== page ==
We San Franciscans like our craft beers big and bold: High in alcohol, aged in oak, wild and sour, and enough piney west coast hops to strip the enamel from the teeth of lesser beings. But during the long days of summer, it can be challenging to down three or four IPAs in an afternoon and then pop up from the picnic spread to play Frisbee. What we need in the summer are “session beers.”
On Saturday, July 14, one of the Bay’s longest running beer events will take place at Fort Mason. Over 50 breweries, mostly local, will be pouring at the 12th annual BreastFest Beer Festival.
Summer is one of the best times to enjoy the outdoors in Northern California and taking beer along to a picnic, barbecue, or to replace those precious bodily fluids at the end of a bike ride or hike is an absolute must.
But until recently, making the buying decision at a beer cooler involved choosing either a tasty craft beer in heavy, breakable bottles or selecting an industrial-style brew in lighter and more packable cans. Thankfully, more and more brewers are resolving this dilemma by packaging their craft beers in cans.
Wooden barrels are usually associated with aging wine and until recently only a few brewers used them and then primarily to inoculate their beer with friendly bacteria to create lambic or other sour styles. But in the ever expanding world of beer flavors, an increasing number of brewers are reusing wine and spirit barrels to add flavors to their beer batches. Bourbon barrels, for example, used to be sawn in half and sold for planters. Now brewers in the US and around the world are snapping them up and using them to age and flavor various beer styles.
With more daylight hours and the occasional afternoon of fabulous weather, the best place to have a beer in late spring is outside. We’ve assembled a list of ten of San Francisco’s best outdoor locations to enjoy a cold one, but feel free to share your own favorites in the comments.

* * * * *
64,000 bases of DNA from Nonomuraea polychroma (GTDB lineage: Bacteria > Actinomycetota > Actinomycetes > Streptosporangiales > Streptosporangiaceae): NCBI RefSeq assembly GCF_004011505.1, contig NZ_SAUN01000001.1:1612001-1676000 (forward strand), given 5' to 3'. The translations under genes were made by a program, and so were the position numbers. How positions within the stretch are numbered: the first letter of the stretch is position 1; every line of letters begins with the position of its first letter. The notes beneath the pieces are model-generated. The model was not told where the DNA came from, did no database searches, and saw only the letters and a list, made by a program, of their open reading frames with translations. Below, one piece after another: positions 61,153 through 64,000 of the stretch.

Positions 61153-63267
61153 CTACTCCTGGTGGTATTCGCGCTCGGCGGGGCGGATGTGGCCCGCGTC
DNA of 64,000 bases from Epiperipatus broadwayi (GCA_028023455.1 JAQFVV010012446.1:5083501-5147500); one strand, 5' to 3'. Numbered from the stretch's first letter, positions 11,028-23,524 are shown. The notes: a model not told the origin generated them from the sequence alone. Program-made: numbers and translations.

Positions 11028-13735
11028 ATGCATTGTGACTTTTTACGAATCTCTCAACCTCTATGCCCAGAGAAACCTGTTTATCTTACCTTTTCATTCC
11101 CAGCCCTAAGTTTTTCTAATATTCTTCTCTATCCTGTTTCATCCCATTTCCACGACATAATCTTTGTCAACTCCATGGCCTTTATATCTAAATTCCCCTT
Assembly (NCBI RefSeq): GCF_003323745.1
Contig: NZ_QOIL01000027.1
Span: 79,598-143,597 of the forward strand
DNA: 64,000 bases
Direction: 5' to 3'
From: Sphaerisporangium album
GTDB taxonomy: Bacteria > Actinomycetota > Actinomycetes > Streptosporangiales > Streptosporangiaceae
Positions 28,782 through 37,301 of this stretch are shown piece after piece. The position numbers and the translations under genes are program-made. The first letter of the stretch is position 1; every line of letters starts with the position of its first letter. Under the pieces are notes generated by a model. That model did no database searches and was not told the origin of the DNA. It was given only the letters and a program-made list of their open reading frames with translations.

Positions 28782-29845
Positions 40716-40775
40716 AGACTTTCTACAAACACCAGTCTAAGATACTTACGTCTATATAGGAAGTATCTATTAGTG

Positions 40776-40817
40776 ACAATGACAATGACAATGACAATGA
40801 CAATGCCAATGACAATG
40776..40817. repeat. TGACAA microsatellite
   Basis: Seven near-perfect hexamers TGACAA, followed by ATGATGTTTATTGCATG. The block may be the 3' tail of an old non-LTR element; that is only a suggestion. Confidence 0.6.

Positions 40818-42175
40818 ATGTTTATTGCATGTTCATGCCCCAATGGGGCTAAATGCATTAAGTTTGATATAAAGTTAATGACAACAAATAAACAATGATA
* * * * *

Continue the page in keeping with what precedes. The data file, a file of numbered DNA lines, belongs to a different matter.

Escaping the vortex of San Francisco on a gorgeous spring weekend can be difficult, but when there’s over 60 west coast craft brewers waiting for you in Mendocino, it’s a bit easier to slip out of town. This Saturday the 16th Annual Legendary Boonville Beer Festival will be held at the Mendocino County Fairgrounds in Boonville.
This beer fest is sometimes overlooked by locals since the fairgrounds are an inconvenient 115 miles north of San Francisco. However, even aside from the scenic location, there are other unique features that make the Boonville Beer Fest an especially compelling weekend destination:
Twenty years after opening their 10,000 square foot brewpub at the site of the old Hills Brothers Coffee Building, Gordon Biersch is set to lock the doors of this popular San Francisco location on April 28. There’s still no official word about where the new site will be, only that they are scouting spots in the same area as the current location. But although we may be without a local branch of the brewpub for the foreseeable future, Gordon Biersch cofounder and master brewer Dan Gordon is in the final stages of prepping first of a series of limited
release craft brews which may be on the shelves starting next month.
The number of craft brews available in the US continues to skyrocket. Craft beer now accounts for over 10% of the beer sold in US supermarkets, double the share it had in 2006. And last year saw the total number of the nation’s breweries approach 2,000, a number not seen since before Prohibition began in 1920.
The Internet is a great tool for staying current on topics you are passionate about. But navigating it for information can also be a time vortex that sucks hours out of your life. You can lose the better part of an afternoon becoming an expert on the history of Las Vegas when you originally just meant to buy round trip tickets there for the weekend.
The harbingers of a spring in San Francisco are coming: The St. Patrick’s Day Parade on Market, Hunky Jesus in Dolores Park, Big Wheel Races down Vermont Street, NCAA basketball chatter and plum blossoms everywhere you turn.
And, of course, beer.
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